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Bible Commentaries

Spurgeon's Verse Expositions of the Bible

Psalms 106



Verses 1-48

Psalms 106:1. Praise ye the LORD. O give thanks unto the LORD for he is good: for his mercy endureth for ever.

In this Psalm we have the history of God’s people turned to practical account. I have heard of some very unwise persons, who have said, “I do not care about the histories of Scripture. I do not profit by them.” Tell me, dear friends, what other Bible had David but the history — the first five books? And what more wonderful teaching can there be than is contained in this Psalm, which is the essence of the history, “Praise ye the Lord” —or Hallelujah to Jah? Hallelujah is praise to God.

Psalms 106:2-5. Who can utter the mighty acts of the LORD? who can show forth all his praise? Blessed are they that keep judgment, and he that doeth righteousness at all times. Remember me, O LORD, with the favour that thou bearest unto thy people: O visit me with thy salvation; That I may see the good of thy chosen, that I may rejoice in the gladness of thy nation, that I may glory with thine inheritance.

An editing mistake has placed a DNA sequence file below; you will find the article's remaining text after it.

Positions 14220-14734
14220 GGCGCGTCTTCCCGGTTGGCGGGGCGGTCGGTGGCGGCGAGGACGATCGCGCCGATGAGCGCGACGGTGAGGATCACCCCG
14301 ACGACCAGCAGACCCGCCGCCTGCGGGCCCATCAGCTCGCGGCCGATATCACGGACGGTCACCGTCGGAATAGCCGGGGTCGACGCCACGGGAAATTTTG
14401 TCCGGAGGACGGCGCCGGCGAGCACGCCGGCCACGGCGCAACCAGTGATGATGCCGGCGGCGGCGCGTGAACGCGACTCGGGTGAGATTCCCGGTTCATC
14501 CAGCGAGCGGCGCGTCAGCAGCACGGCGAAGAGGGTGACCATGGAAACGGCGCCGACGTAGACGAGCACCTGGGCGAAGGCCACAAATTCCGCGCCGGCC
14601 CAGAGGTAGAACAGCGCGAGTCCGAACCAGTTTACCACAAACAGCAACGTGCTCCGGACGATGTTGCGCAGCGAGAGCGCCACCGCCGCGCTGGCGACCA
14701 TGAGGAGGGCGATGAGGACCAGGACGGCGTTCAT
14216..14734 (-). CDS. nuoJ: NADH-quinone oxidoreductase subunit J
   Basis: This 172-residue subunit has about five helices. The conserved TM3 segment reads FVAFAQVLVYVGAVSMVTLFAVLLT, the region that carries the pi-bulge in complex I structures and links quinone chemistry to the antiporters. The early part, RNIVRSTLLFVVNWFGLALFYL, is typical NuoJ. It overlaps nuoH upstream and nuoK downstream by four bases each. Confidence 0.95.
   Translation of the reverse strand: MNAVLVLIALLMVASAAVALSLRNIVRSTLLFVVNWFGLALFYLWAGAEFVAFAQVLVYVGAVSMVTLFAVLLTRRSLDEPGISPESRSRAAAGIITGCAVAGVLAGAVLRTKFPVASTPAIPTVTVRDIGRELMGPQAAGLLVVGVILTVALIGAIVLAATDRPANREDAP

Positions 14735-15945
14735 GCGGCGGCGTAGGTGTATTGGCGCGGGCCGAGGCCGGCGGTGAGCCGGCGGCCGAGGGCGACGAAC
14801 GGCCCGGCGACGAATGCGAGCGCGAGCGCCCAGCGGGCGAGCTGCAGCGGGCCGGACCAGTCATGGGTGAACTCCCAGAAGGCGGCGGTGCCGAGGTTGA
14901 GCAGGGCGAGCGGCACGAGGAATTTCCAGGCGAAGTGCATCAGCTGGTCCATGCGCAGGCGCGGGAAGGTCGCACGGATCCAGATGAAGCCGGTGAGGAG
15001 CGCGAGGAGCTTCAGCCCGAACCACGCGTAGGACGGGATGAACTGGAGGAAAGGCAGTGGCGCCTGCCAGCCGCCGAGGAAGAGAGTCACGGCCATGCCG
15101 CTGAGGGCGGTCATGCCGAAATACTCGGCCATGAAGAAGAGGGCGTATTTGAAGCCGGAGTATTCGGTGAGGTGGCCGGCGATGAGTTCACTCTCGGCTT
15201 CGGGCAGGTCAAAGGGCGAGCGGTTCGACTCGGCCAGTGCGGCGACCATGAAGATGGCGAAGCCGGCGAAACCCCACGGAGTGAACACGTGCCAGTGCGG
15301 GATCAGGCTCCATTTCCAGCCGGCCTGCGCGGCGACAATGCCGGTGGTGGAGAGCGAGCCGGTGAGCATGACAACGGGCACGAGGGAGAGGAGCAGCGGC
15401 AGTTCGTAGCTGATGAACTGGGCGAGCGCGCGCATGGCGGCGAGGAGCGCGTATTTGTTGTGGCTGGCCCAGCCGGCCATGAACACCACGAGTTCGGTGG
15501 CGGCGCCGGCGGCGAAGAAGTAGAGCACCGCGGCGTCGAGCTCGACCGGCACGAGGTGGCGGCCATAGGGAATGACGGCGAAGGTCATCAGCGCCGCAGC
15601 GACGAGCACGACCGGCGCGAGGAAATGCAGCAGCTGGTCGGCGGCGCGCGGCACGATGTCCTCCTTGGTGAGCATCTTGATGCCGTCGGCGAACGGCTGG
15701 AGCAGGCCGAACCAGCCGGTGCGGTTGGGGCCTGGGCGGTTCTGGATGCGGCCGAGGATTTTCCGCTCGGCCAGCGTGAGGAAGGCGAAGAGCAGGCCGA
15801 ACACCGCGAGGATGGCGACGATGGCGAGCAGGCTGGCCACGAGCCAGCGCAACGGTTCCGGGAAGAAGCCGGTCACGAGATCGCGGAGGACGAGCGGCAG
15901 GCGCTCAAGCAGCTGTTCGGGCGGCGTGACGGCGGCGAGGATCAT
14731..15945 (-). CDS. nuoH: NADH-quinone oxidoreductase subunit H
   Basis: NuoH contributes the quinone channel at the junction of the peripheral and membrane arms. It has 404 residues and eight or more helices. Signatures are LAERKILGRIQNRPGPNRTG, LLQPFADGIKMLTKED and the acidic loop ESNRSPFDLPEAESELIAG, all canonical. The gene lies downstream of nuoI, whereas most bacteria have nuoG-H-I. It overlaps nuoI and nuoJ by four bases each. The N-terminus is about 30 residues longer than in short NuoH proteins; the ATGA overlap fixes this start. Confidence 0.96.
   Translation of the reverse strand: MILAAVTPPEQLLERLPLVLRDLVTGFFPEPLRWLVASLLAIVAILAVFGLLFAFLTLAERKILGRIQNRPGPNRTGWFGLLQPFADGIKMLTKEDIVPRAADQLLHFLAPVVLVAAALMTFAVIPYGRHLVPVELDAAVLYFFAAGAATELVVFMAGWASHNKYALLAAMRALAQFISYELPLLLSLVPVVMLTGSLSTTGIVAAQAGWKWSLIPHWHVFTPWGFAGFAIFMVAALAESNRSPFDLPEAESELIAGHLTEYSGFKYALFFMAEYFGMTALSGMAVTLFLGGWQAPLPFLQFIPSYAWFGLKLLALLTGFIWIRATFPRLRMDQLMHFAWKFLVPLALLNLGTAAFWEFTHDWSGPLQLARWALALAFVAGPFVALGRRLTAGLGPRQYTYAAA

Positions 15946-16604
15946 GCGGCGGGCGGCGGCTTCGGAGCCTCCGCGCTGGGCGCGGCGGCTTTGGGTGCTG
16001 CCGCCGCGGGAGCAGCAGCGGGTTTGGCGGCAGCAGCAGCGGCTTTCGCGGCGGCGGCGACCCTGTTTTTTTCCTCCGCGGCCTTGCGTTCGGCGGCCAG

If I may fare as God’s people fared, I will be well content, and if God himself will come and bring me salvation, I shall have all that I want. Is that your thought now, dear hearer? Then utter the prayer, and may the Lord answer it while you are yet in your seat.

Psalms 106:6. We have sinned with our fathers, we have committed iniquity, we have done wickedly.

Three time is the confession of sin here made. It is a good beginning when we can begin with confessing sin. I wish that some people had begun there, when they took up with religion; but they too often jump into it, and I am afraid that they will jump out of it again. That harvest which does not come of ploughing is one which will never fill a barn, and that salvation which does not come from a sense of sin will never come to much.

Psalms 106:7. Our fathers understood not thy wonders in Egypt;